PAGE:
# JavaScript Challenge - Fibonacci Finder

This was my go at it.

const fibFinder = n => { let fibArr = [0, 1]; for(let i = 2; i <= n; i++){ fibArr.push(fibArr[i-2] + fibArr[i-1]); } return fibArr[n]; } console.log(fibFinder(6)) // Leave this so that we can test your code: module.exports = fibFinder;
``````function fibFinder(n) {
let count = 1
let first = 0
let second = n === 0 ? 0 : 1
while (count < n) {
count ++
let newNum = first + second
first = second
second = newNum
}
return second
}

console.log(fibFinder(0))

// Leave this so that we can test your code:
module.exports = fibFinder;
``````

function fibFinder(n) {
let num1 = 0;
let num2 = 1;
let result = n;

for(let i = 2; i <= n; i++){
result = num1 + num2;
num1 = num2;
num2 = result;
}
return result;
}
console.log(fibFinder(6))

// Leave this so that we can test your code:
module.exports = fibFinder;

The only correct way to do this.

const fibFinder = (n) => Array(n).fill(0).reduce((a, _, i) => a.push(a[i] + a[i + 1]) && a, [0, 1])[n];

That is an indefensible statement and could not be farther from the truth.

2 Likes

While I enjoy condensing functions into a single line of code just to see if it’s possible, very seldom are one-liners the most efficient in terms of time or space complexity.

3 Likes
function fibFinder(n) { // Write your code here // Formula: Fn = (Fn - 1) + (Fn - 2) let fibNumbers = new Array(n); //Seed fibNumbers array fibNumbers = 0; fibNumbers = 1; for (let i = 2; i <= n; i++) { fibNumbers[i] = fibNumbers[i - 1] + fibNumbers[i - 2]; } return fibNumbers[n]; } console.log(fibFinder(6)) // Leave this so that we can test your code: module.exports = fibFinder;

Do we want a list of Fibonacci numbers, or do we want an answer to the question, what is the Nth term in the sequence? Think on this. What solution code is the best fit?

If the Nth term is what we are after then it makes sense to just run out the sequence to that term and call it a day. There will be very little memory use and we will have our answer.

Of course we can bring out the root five solution, but that’s paper not computer. Let’s not blur the lines. Still, I love paper and pencil.

1 Like

Hi, here is my solution

``````function fibFinder(n) {
let a = 0;
let b = 1;

for(i = 0; i < n; i++) {
[a, b] = [b, a + b];
}

return a;
}
``````
3 Likes

function fibFinder(n) {
if (n < 0) {
return ‘Index must be greater than or equal to zero’
} else if (n <= 1) {
return n
}
let arr = [0, 1];
while (arr.length < (n + 1)) {
arr[arr.length] = arr[arr.length - 1] + arr[arr.length -2]
}
return arr[n]
}

console.log(fibFinder(6))

// Leave this so that we can test your code:
module.exports = fibFinder;

1. Recursion will keep a lot of memory in call stack until it release stack after end. More and more with any next step
2. Recursion limited 5000-100000 deep levels depending on engine. Therefore, it is impossible to calculate, for example, 10000th Fibonacci number in Chrome browser. But it is not so important because fibFinder(1477) = Infinity
3. This approach 5x+ slower than straightforward method with values swapping

This approach 5x slower than fastest

My like to your solution. It will be 3x+ faster with simple swapping.

``````function fibFinder(n) {
let a = 0;
let b = 1;
let fib;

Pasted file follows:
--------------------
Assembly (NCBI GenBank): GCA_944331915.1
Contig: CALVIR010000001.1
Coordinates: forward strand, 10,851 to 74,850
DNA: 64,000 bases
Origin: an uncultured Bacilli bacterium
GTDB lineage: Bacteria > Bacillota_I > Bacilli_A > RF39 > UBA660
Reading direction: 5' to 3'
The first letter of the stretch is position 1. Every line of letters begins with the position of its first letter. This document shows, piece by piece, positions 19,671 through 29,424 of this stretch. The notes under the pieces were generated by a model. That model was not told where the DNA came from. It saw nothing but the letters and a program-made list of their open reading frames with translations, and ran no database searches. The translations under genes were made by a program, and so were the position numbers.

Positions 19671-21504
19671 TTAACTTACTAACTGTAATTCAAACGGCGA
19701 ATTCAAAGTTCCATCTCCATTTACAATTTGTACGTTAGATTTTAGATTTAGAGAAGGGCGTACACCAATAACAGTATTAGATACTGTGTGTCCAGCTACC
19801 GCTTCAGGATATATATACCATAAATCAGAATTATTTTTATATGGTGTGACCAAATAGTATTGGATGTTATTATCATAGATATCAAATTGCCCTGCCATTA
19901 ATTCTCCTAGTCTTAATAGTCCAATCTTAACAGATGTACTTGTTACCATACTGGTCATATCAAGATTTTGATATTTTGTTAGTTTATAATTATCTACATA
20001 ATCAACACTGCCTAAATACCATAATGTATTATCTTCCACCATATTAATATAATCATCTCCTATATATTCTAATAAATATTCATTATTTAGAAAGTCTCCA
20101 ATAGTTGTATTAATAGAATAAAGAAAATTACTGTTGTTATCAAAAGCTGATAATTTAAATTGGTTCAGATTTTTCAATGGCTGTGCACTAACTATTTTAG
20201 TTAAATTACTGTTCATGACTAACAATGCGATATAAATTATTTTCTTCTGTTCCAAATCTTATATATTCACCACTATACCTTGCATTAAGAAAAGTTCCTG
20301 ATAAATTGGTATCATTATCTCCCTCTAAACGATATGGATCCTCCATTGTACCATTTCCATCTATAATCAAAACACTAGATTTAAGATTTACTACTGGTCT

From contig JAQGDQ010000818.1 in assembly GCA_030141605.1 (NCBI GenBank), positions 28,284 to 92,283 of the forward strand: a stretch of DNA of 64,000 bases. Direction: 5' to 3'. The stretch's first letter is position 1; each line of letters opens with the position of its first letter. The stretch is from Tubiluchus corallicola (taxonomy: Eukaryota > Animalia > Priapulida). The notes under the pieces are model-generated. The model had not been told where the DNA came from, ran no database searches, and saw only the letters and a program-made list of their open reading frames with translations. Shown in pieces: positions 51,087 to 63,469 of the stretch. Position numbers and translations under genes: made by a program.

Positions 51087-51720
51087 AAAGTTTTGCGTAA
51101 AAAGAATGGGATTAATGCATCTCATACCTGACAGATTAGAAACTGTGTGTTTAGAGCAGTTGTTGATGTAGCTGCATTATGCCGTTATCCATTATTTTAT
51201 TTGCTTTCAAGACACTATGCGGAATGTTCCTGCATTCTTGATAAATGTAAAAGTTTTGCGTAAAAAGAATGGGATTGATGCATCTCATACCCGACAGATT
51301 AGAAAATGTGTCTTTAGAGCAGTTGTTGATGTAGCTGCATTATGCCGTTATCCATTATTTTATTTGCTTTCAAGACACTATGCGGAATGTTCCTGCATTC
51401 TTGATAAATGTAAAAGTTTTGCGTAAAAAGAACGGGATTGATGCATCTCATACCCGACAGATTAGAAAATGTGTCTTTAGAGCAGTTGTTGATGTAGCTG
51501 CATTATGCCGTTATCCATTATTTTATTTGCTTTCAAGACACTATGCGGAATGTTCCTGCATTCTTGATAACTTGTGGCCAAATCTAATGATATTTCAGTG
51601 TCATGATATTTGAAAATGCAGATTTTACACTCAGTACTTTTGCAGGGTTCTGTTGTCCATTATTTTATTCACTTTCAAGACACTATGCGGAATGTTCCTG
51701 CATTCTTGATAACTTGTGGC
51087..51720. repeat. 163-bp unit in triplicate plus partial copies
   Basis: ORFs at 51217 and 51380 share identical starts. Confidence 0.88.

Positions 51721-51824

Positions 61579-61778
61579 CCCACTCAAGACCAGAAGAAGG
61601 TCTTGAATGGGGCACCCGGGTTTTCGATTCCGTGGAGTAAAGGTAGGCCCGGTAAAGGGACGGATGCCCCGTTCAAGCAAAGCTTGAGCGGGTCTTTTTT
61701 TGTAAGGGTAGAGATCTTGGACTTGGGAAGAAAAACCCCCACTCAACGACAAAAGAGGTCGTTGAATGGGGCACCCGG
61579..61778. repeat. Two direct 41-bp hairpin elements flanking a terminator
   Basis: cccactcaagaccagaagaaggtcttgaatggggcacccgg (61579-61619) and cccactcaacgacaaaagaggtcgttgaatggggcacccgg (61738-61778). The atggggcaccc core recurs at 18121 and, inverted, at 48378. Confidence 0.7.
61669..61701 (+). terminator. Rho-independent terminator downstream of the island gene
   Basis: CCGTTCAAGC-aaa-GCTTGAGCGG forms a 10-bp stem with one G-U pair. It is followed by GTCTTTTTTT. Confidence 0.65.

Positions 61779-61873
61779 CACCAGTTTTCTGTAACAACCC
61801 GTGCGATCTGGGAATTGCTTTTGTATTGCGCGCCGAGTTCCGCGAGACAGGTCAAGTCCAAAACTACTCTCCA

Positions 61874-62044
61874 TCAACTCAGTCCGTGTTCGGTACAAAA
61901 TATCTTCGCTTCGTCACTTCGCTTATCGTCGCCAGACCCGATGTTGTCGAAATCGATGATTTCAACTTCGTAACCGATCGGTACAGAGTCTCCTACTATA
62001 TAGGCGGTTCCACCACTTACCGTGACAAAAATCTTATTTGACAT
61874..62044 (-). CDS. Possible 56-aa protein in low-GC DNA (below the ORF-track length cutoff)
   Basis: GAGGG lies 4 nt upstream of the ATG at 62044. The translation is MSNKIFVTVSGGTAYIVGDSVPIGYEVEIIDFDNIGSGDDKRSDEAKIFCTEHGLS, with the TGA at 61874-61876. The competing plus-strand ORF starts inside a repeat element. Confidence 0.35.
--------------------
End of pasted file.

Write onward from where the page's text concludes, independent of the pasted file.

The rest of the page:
for (let i = 0; i < n; i++) {
fib = a + b;
a = b;
b = fib;
}
return a;
}
``````
``````function fibFinder(n) {
if(n==0){
return 0;
}

if(n==1){
return 1;
}

return(fibFinder(n-2)+ fibFinder(n-1));
}

console.log(fibFinder(6))

// Leave this so that we can test your code:
module.exports = fibFinder;
``````
1 Like

just calculate the next term and push it to an array until the array has n terms

``````function fibFinder(n) {
let fibArr = [0,1];
for (let i = 1; i < n; i++) {
fibArr[i + 1] = fibArr[i] + fibArr[i - 1];
}
return fibArr[n];
}

console.log(fibFinder(32))

// Leave this so that we can test your code:
module.exports = fibFinder;
``````

To pass all tests, I made a for loop.

approach with for loop
``````function fibFinder(n) {
if(n===0) return 0;
if(n===1) return 1;
let sum = 0;
let fib = [0,1];
for(let i = 1; i < n; i++){
sum = fib + fib;
fib = fib;
fib = sum
}
return sum;
}
``````

### Binet’s formula

But due to the system and the relation to the golden ratio, I was wondering if there is a formula to get the nth sum without recursion or looping. And so I found Binet’s formula:

(screenshot from uni-oldenburg.de )

And the derivation of the golden ratio on Wikipedia:

So I transcribed it to JS, leading to this code:

``````function fibFinder(n) {
const goldenRatio = (1 + Math.sqrt(5)) / 2;
const conjugate = (1 - Math.sqrt(5)) / 2;
const binetsFormula = n => (goldenRatio ** n - conjugate ** n) / Math.sqrt(5);
return binetsFormula(n);
}
``````

It must be much faster when it comes to bigger numbers and returns the same results – yet just 4/5 tests pass (and a little cheating because I couldn’t have googled Binet’s formula in an interview).

1 Like

Just tossing this out there… All numbers in JS are floats. Are your results turning up as floats? Well, yeah, dumb question. Have you tried massaging an integer from the result:

`````` return parseInt(binetsFormula(n), 10)
``````
1 Like

Thanks for the input! I just tried your suggestion, but unfortunately it doesn’t have an effect – neither on the visible output of my function calls, nor on the tests. Still just 4/5 passing.

1 Like

Are your results all integers? Are you getting 6765 as the 20th Fib?

Aside

I just completed the challenge using my old favorite approach, destructuring assignment and passed all the tests.

1 Like

No, you’re right. It’s a float and with parseInt applied the return value is 6764 rather than 6765.

Rounding it does the trick:

``````return Math.round(binetsFormula(n));
``````

Thanks a lot!

How is your solution? Didn’t see it here…

1 Like